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August 12, 2020

More power generation came from natural gas in first half of 2020 than first half of 2019

lower 48 states power generation by source
Source: U.S. Energy Information Administration, Hourly Electric Grid Monitor

Natural gas-fired generation in the Lower 48 states increased nearly 55,000 gigawatthours (GWh), or 9%, in the first half of 2020 compared with the first half of 2019. Natural gas was the fastest-growing source of electric power generation, according to data from the U.S. Energy Information Administration’s (EIA) Hourly Electric Grid Monitor. The increase in natural gas-fired generation was the result of recent low prices and natural gas-fired power capacity additions, despite a 5% decline in total electricity generation. The decrease in electricity consumption resulted from reduced business activity as a result of COVID-19 mitigation efforts. Natural gas-fired generation from electric power plants reached record-high levels on July 28 as summertime heat began reaching its seasonal peak.

lower 48 states power generation by source
Source: U.S. Energy Information Administration, Hourly Electric Grid Monitor

Coal-fired generation absorbed most of the decrease in electrical load in the first half of 2020, registering a 138,000 GWh (30%) decline in output. Because of historically low natural gas prices so far in 2020, coal-fired generation this year has been uneconomical in most regions compared with natural gas-fired generation, leading to price-driven coal-to-natural gas fuel switching. The monthly Henry Hub natural gas spot price, a national benchmark for U.S. wholesale prices, averaged $1.81 per million British thermal units (MMBtu) through the first half of the year, compared with an average of $2.74/MMBtu in the first half of 2019, and averaged $1.63/MMBtu in June 2020. Coal prices were relatively more stable in the first half of 2020; the average delivered cost of coal was $1.91/MMBtu this year through May compared with an average delivered cost of $2.07/MMBtu at the same time last year.

power generation by source in select regions
Source: U.S. Energy Information Administration, Hourly Electric Grid Monitor

Coal-to-natural gas switching was most prominent in the PJM Interconnection (PJM), which covers an area stretching from New Jersey to Illinois, and the Midcontinent Independent System Operator (MISO), which primarily includes areas in the Midwest. PJM and MISO together account for about 35% of the total Lower 48 states’ electric power generation. In both interconnections, competition exists between natural gas and coal as generation fuels, so relative shifts in fuel prices can influence the type of power plant that is dispatched. By the end of June, the natural gas spot prices at the Tetco M3 hub in eastern Pennsylvania and the Chicago Citygate fell to $1.58/MMBtu and $1.66/MMBtu, respectively, down nearly 50¢/MMBtu each from last year. As prices fell, natural gas-fired generation increased by about 17,000 GWh in PJM and 15,000 GWh in MISO in the first half of 2020, while coal-fired generation declined about 34,000 GWh in PJM and 40,000 GWh in MISO.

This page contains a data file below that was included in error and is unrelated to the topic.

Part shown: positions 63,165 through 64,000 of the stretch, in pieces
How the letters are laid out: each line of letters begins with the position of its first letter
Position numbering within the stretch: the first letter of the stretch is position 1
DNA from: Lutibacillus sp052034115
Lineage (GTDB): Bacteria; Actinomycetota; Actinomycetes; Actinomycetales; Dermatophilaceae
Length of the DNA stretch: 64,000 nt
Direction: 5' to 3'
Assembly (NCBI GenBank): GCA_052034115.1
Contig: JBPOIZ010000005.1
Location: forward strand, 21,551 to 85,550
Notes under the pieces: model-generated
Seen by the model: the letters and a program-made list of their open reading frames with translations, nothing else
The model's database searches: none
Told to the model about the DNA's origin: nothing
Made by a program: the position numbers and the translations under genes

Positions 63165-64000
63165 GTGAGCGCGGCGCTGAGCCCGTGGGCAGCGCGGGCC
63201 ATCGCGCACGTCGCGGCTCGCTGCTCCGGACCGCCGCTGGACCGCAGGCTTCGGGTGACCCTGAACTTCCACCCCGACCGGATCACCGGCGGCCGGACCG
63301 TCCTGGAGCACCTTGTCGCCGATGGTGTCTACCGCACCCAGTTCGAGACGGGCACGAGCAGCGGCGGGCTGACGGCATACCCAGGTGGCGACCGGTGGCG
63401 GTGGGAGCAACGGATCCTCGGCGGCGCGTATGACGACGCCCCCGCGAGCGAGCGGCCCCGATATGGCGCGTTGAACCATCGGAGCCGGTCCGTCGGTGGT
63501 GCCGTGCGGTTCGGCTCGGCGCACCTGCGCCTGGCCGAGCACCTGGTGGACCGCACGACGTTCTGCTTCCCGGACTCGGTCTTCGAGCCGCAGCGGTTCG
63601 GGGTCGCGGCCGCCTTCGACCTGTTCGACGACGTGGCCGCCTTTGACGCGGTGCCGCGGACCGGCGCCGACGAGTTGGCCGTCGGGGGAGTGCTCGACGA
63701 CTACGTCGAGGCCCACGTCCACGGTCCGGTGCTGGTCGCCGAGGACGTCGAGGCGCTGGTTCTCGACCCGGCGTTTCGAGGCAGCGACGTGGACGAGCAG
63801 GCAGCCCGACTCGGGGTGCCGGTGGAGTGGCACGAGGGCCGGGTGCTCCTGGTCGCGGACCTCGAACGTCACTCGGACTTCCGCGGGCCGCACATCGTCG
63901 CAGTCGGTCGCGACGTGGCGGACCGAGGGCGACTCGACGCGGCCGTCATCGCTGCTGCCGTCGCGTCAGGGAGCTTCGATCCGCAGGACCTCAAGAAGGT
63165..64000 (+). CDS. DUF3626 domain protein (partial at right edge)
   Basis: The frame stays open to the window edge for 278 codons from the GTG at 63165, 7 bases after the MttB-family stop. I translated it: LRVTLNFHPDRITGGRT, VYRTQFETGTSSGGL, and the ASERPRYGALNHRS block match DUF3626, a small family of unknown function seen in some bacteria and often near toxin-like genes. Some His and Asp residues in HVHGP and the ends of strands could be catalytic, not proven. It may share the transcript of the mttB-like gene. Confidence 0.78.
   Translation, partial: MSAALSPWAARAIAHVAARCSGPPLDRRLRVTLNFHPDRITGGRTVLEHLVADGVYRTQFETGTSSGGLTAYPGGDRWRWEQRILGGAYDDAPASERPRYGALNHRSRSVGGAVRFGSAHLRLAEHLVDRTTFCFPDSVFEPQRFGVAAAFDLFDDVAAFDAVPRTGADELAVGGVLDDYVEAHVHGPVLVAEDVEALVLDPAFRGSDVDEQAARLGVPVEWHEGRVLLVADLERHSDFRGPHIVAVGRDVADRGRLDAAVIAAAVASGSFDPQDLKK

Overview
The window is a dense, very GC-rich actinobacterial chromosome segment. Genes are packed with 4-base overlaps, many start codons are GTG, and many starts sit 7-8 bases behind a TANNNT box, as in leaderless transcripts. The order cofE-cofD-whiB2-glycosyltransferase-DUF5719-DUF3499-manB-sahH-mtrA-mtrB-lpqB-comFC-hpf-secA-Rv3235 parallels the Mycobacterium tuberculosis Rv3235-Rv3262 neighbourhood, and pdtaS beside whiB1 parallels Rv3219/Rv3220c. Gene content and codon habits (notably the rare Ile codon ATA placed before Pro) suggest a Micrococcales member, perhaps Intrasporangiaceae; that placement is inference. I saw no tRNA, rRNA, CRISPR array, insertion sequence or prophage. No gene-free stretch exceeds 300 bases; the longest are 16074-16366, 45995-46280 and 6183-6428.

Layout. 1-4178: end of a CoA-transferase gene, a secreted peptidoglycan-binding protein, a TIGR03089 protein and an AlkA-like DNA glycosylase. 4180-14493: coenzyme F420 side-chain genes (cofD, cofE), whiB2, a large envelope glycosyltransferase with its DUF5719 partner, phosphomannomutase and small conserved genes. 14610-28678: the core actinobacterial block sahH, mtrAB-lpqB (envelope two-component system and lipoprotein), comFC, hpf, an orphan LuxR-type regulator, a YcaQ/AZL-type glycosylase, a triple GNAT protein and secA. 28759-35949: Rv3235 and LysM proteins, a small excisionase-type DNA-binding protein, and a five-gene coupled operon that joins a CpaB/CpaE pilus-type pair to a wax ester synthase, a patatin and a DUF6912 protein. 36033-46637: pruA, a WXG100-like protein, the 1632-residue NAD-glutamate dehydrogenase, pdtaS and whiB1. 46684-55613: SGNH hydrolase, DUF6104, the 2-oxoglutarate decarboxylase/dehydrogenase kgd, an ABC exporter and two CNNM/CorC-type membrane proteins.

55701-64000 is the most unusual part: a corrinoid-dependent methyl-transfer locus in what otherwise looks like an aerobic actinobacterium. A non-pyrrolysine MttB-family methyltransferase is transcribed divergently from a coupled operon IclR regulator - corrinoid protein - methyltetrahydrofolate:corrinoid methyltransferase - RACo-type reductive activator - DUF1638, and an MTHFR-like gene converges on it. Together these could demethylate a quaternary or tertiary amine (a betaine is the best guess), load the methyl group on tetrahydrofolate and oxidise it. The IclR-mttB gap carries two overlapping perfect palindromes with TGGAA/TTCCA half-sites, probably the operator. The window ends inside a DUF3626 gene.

In the Electric Reliability Council of Texas (ERCOT), which generates about 10% of total power generation in the Lower 48 states, declines in coal-fired generation were not offset by increases in natural gas-fired generation like in PJM and MISO. Despite coal-fired generation declining 8,650 GWh in the first half of 2020 compared with the first half of 2019, natural gas-fired generation also declined slightly. Instead, most of the decline in coal-fired generation was offset by increases in wind and solar generation, which together increased about 8,400 GWh in the first half of 2020. In addition, coal-fired generation remains reasonably competitive in ERCOT because power plants have access to low-cost subbituminous coal from Wyoming’s Powder River Basin and to lignite—the lowest quality of coal—produced at mines near several plants.

Capacity additions have also contributed to the growth in natural gas-fired generation. According to the Electric Power Monthly, about 18,000 megawatts (MW) of net capacity from new combined-cycle natural gas turbine plants has entered service since 2018. Output from these highly efficient plants has been steadily ramping up and helping to drive increases in generation. During the same 30-month period (January 2018–June 2020), about 31,000 MW of net capacity for coal-fired plants retired along with about 2,400 MW in net capacity for nuclear power plants.

Natural gas-fired generation is facing increased competition from solar and wind capacity. Since 2018, about 23,200 MW of new net solar and wind capacity has been added. Renewable energy, consisting of wind, solar, and hydroelectric generation, has increased by about 5% and has been the only other fuel source other than natural gas to grow in the first half of 2020.

Principal contributors: Stephen York, Mark Morey